If someone’s the victim of cyberbullying, they often don’t want to talk about it. They may be afraid of having their Internet access taken away, of being treated as a snitch, of not being taken seriously, of the cyberbully taking revenge on them, etc. That’s normal. But withdrawing from society only gives the bully much more power. To break free from a bullying problem, you can’t keep it to yourself: talk about it.
I’m being cyberbullied and it’s bothering me. Why?
Cyberbullying can create a feeling of isolation and erode self-esteem. It creates stress, fear, and distress. You might even feel physically ill, find it hard to function in various areas of your life, or feel consumed by negative thoughts. These actions might affect your reputation or you might be living with fear if someone’s threatening you. In other words, if the cyberbullying is making you feel bad, that’s perfectly normal! Don’t keep the problem to yourself. Talk about it to someone you trust. Together, you’ll feel stronger!
How can I protect myself? 🛡
To prevent the situation from getting worse, here are some methods to protect yourself from cyberbullying:
- Save and print 🖨 the bullying messages; you need proof of what’s happening to you.
- Immediately leave the online environment and activity where it’s happening.
- Block contact 🚫 with the bullies on the relevant platforms; that will prevent you from seeing the messages and you’ll feel less hurt and less tempted to react.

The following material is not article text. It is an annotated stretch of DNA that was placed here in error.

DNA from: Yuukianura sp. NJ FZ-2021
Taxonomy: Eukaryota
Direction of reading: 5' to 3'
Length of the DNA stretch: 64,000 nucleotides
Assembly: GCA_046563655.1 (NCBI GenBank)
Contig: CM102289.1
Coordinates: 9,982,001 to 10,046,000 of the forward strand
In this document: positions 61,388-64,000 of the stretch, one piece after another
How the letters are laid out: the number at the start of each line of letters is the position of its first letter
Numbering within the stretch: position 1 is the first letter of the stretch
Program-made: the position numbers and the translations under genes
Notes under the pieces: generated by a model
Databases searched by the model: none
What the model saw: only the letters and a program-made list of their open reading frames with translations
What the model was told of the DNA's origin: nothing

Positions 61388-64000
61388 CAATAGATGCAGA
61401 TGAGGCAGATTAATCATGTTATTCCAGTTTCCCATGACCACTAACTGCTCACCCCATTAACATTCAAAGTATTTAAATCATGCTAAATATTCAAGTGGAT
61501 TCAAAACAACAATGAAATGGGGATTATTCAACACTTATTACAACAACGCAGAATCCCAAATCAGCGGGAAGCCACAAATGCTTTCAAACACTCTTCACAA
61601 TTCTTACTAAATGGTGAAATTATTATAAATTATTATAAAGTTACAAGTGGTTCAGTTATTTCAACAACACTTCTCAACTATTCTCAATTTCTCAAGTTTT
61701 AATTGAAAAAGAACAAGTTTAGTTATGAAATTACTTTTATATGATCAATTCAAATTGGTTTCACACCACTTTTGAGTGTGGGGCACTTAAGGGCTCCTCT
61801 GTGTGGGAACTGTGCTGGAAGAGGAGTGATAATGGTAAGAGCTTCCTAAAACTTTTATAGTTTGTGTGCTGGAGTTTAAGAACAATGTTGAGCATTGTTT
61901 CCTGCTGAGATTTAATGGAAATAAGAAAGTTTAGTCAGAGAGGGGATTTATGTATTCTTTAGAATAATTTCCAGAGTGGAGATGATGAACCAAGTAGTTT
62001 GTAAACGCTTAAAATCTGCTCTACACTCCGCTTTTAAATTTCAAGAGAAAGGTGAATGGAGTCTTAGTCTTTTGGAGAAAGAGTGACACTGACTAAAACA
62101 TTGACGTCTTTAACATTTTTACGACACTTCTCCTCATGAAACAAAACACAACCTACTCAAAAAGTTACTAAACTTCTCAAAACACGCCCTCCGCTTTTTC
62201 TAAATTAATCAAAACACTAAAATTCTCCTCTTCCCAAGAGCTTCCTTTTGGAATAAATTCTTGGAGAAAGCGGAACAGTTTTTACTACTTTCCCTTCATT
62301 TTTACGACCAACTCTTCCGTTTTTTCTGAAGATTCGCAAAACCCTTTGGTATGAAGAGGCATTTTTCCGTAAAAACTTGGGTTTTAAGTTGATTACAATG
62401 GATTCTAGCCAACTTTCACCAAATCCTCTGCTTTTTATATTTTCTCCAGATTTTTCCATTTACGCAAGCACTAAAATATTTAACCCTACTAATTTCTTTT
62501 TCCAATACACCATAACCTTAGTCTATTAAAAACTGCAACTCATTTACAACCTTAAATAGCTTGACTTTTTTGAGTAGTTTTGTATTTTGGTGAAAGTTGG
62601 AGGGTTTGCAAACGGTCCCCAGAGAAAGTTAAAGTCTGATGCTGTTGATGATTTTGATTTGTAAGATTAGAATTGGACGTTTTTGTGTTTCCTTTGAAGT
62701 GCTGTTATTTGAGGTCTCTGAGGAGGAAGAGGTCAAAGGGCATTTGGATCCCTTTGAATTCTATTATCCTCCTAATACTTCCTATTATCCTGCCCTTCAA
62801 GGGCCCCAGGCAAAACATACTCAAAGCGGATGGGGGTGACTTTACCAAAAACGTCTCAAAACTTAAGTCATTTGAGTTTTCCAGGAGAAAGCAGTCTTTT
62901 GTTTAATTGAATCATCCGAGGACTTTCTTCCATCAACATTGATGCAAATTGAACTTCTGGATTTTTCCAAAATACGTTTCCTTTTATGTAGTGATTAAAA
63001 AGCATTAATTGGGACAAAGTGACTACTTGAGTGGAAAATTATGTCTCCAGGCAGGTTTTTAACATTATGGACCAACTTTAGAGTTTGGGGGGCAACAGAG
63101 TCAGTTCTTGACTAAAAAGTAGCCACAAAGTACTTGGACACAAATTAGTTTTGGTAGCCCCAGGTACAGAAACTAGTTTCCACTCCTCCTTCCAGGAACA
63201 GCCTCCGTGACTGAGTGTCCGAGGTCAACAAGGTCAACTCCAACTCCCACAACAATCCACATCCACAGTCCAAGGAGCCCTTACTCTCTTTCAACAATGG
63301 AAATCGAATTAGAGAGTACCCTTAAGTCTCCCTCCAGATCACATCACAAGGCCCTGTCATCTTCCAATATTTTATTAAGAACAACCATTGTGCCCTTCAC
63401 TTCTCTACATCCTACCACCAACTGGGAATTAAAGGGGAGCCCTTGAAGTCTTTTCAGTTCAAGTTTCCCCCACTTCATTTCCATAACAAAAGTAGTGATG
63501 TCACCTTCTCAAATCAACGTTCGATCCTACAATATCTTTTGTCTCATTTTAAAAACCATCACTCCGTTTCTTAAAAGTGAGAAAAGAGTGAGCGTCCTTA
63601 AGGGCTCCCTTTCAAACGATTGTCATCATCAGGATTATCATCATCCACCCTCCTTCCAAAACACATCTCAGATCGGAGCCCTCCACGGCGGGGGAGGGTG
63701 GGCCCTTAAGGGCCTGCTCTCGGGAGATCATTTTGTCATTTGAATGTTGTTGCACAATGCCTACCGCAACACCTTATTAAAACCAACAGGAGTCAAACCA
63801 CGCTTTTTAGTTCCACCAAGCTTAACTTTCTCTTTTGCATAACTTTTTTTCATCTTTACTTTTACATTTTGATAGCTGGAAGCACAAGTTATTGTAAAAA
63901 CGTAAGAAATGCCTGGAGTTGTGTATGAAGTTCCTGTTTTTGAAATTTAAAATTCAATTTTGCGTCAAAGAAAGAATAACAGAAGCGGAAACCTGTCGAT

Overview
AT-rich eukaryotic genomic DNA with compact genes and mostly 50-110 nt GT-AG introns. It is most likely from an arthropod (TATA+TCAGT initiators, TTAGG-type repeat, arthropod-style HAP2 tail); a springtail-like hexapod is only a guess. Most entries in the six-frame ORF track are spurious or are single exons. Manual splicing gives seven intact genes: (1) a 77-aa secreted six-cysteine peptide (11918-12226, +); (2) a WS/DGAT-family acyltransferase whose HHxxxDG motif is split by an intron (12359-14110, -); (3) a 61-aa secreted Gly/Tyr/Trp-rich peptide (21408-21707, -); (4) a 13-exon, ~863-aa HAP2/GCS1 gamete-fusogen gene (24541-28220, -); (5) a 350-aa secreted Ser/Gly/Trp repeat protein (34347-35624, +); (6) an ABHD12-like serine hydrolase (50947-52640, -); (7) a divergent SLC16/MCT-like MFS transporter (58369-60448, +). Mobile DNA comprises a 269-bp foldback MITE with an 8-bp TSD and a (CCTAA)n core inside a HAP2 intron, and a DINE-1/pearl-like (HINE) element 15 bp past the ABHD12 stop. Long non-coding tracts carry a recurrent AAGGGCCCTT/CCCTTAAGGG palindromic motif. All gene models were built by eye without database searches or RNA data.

- Report ✋🏿 violent comments, inappropriate photos, or abuse to the platform managers and your Internet service provider.
- If it happens on your cell phone 📱,inform the phone company and block the bully’s phone number.
- Just because something’s written down, it doesn’t mean it’s true! Ignore the messages as much as possible and think about your strengths, talents, and successes, and the people who love you.
- Ask a friend for help. Surround yourself with people who like you and talk about what’s happening. Together, you’re stronger. 💪🏾💪🏾💪🏾
- Tell a trusted adult and call the police 🚨 together, especially if the cyberbullying includes threats of physical harm. If it’s related to your school, tell the school principal too.
Don’t keep your problem to yourself. If people you trust know what’s going on, they can protect you. Remember: nobody deserves to be bullied. Take your courage in both hands and act!
I’m being threatened online. What can I do?
Threatening someone, on the Internet or elsewhere, is very serious! Some actions can even be punished by law, such as harassment, physical threats, attacks on someone’s reputation, or distributing intimate images of a person without his/her consent.
Keep the evidence of the threats you’re getting. Save and print bullying screenshots, conversations, or emails. Then you can use this evidence to defend yourself.
Don’t keep these threats to yourself. Even if you’re scared to do it, talk to an adult you trust: one of your parents, another family member, or a counsellor. It will make you feel better to share your anxieties, and you’ll have support in finding a solution. Two heads are better than one!